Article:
In the capital, New Delhi, residents have died at home with no oxygen as hospitals exhausted limited supplies. In Mumbai, COVID-19 patients have died in crowded hospital corridors. In rural villages, fever and breathlessness took people before they were even tested for coronavirus.
While the megacities have seen signs of improvement in recent days, the virus isn’t finished with India by any means. It appears to have already taken a ghastly toll in the country’s vast rural areas, where a majority of the people live and where health care is limited.
In recent weeks, hundreds of bodies have washed up on the banks of the Ganges River in Uttar Pradesh state. Many others have been found buried in shallow graves along its sandy banks. It has prompted concerns that they’re the remains of COVID-19 victims.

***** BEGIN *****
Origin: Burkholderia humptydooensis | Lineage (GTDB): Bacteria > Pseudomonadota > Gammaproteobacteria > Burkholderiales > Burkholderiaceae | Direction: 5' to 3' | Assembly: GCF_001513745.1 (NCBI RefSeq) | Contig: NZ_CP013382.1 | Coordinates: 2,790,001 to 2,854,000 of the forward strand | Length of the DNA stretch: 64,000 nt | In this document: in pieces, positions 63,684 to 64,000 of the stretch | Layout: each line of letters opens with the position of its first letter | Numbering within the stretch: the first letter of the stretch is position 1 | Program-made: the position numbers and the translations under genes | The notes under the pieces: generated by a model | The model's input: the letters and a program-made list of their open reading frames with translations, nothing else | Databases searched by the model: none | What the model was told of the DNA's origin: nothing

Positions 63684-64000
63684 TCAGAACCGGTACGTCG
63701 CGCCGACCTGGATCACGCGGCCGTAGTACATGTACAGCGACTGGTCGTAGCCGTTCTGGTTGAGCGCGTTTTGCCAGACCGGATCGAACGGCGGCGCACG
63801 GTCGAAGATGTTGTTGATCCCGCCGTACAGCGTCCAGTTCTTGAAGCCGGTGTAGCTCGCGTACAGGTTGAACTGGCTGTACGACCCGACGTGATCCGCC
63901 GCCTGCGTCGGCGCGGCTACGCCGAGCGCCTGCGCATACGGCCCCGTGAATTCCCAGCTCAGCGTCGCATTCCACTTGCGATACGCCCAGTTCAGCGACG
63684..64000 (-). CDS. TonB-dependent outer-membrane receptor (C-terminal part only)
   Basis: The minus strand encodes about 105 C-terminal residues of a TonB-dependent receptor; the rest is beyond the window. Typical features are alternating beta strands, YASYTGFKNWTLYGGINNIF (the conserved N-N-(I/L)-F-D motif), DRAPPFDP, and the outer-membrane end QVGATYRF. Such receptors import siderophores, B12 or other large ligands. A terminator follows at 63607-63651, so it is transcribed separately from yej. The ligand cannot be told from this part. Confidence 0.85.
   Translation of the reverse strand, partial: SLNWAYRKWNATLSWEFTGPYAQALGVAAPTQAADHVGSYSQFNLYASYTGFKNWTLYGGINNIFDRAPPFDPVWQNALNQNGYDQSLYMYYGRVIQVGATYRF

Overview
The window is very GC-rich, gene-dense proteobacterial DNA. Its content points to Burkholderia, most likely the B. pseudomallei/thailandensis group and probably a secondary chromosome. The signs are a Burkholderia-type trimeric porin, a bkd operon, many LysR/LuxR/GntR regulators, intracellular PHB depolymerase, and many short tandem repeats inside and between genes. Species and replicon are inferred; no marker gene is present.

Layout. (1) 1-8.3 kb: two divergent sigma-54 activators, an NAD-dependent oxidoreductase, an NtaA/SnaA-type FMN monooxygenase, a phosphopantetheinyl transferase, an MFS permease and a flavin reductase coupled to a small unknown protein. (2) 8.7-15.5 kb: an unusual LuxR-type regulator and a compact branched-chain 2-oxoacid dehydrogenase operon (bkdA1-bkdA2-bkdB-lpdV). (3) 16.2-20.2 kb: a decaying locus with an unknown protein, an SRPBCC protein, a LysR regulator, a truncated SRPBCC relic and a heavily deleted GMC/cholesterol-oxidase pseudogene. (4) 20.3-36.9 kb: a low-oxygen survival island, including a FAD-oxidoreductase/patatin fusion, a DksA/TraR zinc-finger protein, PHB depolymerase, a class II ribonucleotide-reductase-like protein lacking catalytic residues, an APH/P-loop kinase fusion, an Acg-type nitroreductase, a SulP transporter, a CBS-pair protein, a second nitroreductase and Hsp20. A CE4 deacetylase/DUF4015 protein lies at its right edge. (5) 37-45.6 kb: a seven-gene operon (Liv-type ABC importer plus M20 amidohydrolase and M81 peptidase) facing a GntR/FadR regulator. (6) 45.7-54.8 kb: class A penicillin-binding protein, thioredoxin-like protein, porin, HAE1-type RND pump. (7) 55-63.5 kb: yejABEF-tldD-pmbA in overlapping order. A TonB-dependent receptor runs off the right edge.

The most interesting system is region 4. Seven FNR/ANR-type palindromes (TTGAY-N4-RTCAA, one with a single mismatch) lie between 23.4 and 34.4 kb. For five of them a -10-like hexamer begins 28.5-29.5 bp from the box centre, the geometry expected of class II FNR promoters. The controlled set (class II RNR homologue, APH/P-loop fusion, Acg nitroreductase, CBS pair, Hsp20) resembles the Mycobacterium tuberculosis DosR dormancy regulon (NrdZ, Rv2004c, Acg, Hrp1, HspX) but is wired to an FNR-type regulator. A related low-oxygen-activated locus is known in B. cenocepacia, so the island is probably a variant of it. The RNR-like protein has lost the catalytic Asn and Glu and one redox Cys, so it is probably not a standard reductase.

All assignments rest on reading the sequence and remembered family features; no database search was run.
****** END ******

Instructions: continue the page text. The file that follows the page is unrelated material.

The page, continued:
India’s vaccination drive has also slowed recently, and many states say they don’t have enough vaccines to administer.
The world’s largest vaccine-producing nation has fully vaccinated just over 41.6 million people, or only 3.8% of its nearly 1.4 billion people. On Monday, the federal government enabled walk-in registration at government-run vaccination centers for those aged between 18 to 44 to “minimize vaccine wastage.”
The first known COVID-19 death in India happened on March 12, 2020, in southern Karnataka state. It took seven months to reach the first 100,000 dead. The official toll hit 200,000 deaths in late April. The next 100,000 deaths were recorded in just 27 days after new infections tore through dense cities and rural areas alike and overwhelmed health care systems on the brink of collapse.